Jack Brooksbank, MJLST Staffer
City planners and civil engineers across the country face a little-known, yet extremely important, question when designing road systems: how long should the green lights last? Anyone who has ever had a regular commute probably wishes the answer was simply “longer,” but this seemingly minor detail can get quite complex. Traffic light timing decisions are made by both government officials and specialist consulting firms, based on extensive studies, and supported by academic papers. The practice of traffic light timing is so established that it has its own lingo.
Perhaps the most important part of traffic light timing is coordination. Engineers try to set the cycles of lights on a given route in concert, so that a car passing through one green light finds the next light turning green in time for it to continue. “The intent of coordinating traffic signals is to provide smooth flow of traffic along streets and highways in order to reduce travel times, stops and delay.” When done well, it leads to a phenomenon known in the industry as a “green wave,” where a car hits every green light in a row and never needs to come to a stop.
It’s not just a minor detail, either. Coordination can have some serious benefits for a city. One town revamping its timing scheme estimated it would reduce travel times by as much as 10%. And although making the morning commute go more smoothly is a worthy goal in itself, proper light timing can create other benefits too. Efficient traffic light timing can even help the environment: by reducing the number of stops, and the total time spent driving, coordinated traffic signals reduce the amount of fuel burned, and greenhouse gasses produced, by commuters.
However, timing traffic lights relies in large part on one central assumption: that a car leaving one green light takes a certain amount of time to get to the next one. This raises a potential problem: drivers don’t follow the speed limit. Indeed, one study found that nearly 70% of all drivers regularly speed! When timing traffic lights, then, designers must make a choice: do they time the lights based on the legal speed limit, or based on the speed drivers actually go?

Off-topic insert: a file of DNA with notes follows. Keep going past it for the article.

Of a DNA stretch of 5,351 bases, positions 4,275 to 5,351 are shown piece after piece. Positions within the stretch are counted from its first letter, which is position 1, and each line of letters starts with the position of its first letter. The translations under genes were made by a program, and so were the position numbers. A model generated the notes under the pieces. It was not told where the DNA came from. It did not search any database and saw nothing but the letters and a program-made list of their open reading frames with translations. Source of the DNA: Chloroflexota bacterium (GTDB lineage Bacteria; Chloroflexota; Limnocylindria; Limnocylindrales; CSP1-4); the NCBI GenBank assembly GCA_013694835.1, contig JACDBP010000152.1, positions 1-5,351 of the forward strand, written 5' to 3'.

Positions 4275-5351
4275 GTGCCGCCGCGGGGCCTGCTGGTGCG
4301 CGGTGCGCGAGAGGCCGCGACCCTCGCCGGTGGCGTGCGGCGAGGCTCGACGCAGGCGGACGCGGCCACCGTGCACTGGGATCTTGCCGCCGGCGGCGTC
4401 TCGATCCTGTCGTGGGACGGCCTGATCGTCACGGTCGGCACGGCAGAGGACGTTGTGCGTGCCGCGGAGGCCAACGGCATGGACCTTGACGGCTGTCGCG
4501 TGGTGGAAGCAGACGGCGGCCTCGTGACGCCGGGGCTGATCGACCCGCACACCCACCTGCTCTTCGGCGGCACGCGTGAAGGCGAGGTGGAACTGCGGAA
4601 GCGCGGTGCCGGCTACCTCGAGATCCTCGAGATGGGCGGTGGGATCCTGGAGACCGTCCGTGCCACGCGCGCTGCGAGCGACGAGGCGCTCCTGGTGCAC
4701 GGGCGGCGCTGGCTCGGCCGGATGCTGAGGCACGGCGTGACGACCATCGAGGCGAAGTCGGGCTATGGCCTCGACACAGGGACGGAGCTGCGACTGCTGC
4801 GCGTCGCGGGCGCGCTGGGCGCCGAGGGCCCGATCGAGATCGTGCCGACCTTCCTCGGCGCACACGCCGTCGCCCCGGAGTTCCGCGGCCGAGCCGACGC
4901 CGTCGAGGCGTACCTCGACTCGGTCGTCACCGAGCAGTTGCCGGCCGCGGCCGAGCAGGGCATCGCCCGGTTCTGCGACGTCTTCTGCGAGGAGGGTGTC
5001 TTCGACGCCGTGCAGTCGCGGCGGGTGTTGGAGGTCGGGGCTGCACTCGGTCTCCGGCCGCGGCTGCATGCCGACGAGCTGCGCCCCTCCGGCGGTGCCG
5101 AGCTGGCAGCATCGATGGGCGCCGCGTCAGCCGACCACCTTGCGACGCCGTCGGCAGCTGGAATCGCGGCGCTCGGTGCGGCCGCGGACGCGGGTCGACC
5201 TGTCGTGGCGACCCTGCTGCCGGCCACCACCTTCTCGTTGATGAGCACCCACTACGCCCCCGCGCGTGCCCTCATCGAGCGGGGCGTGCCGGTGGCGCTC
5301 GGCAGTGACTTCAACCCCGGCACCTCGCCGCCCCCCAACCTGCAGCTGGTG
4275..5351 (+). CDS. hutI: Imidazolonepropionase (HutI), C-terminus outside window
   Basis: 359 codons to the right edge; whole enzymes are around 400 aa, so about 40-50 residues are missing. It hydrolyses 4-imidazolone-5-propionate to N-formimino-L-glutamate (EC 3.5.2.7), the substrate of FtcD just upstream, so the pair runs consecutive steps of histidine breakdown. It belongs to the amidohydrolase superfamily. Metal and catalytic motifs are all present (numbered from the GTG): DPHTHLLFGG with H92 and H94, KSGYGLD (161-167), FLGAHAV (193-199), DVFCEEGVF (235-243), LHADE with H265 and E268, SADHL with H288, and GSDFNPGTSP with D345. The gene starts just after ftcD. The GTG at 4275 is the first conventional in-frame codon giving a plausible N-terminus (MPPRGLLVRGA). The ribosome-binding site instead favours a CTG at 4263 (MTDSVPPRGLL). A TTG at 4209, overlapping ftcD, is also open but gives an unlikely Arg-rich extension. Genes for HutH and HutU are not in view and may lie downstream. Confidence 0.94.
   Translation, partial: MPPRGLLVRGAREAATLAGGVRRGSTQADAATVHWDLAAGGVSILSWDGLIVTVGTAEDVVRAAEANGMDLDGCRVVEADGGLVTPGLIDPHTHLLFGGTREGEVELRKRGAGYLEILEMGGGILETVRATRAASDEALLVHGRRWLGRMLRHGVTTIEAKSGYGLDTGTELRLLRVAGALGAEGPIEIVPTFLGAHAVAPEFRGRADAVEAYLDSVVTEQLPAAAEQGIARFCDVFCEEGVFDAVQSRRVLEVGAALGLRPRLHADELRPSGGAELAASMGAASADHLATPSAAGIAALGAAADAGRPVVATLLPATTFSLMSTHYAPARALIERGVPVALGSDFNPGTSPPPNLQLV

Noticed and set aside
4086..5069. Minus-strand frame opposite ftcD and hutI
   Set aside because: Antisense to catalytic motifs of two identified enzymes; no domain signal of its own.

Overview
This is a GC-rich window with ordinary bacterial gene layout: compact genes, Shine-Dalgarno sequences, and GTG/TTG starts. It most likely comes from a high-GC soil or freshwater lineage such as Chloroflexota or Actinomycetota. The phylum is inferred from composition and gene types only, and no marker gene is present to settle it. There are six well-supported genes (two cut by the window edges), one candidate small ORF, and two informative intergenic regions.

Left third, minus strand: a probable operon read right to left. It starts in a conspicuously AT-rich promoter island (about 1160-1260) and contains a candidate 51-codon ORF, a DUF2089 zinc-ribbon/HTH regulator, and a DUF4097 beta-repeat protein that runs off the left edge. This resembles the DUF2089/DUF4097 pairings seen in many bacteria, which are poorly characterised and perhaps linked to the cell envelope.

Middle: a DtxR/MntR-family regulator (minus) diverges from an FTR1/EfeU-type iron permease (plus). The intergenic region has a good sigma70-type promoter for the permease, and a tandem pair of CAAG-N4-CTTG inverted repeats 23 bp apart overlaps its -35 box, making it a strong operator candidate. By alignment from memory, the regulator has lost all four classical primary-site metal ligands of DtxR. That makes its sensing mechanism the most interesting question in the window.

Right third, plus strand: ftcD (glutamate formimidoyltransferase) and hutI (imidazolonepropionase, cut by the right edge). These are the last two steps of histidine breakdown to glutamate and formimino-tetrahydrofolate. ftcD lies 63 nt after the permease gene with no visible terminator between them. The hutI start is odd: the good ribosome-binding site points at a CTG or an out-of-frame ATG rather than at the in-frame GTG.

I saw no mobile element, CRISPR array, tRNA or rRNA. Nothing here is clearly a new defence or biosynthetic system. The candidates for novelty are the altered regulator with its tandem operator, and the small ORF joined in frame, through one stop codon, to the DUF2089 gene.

If timing is based on the speed limit, many cars will still arrive at the next light before it has turned green. The coordination of signals won’t have mattered, and the cars will still have to come to a stop. By basing the timing on the wrong speed, the designers have negated the benefit of their careful work, and might as well have saved the time and money needed for figuring out how to coordinate the signals in the first place. But, if instead timing is based on the speed drivers really travel, designers are essentially rewarding illegal behavior—and punishing those drivers who do actually follow the law with extra stops and delays!
Most major cities now rely on actuated controllers, or devices that detect when cars are approaching in order to trigger light changes without human input. Some cities are even experimenting with AI-based systems that take the design out of human hands completely. Advances in technology have thus heavily favored the “actual speed” approach, but is this because a decision was made to accommodate speeding drivers? Or have cities, in their enthusiasm to reduce congestion, simply adopted the latest in technology without considering the policy choice that it entails?
Also, if traffic lights should be timed for the actual speed cars travel, it may raise further implications for other areas of law that rely on questionable assumptions of human behavior. Perhaps most notable is the law of contracts, which generally relies heavily on the assumption that people read contracts before signing them. But as electronic devices, apps, and online content proliferate, this assumption gets farther from the truth. And people can hardly be blamed for agreeing without reading: one investigation in Norway found that people have an average of 33 apps on their smartphones, and that reading the terms and conditions of that many apps would take an average of 31 hours. Another investigation found that simply reading all the website privacy policies an average internet user encounters in a year would require 76 eight-hour days of reading! If we should time traffic lights to account for people being too impatient to follow the legal speed limit, surely we should update the laws of contract to account for such a crushing reading load. Perhaps it is time to reform many areas of law, so that they are no longer grounded on unrealistic expectations of human behavior.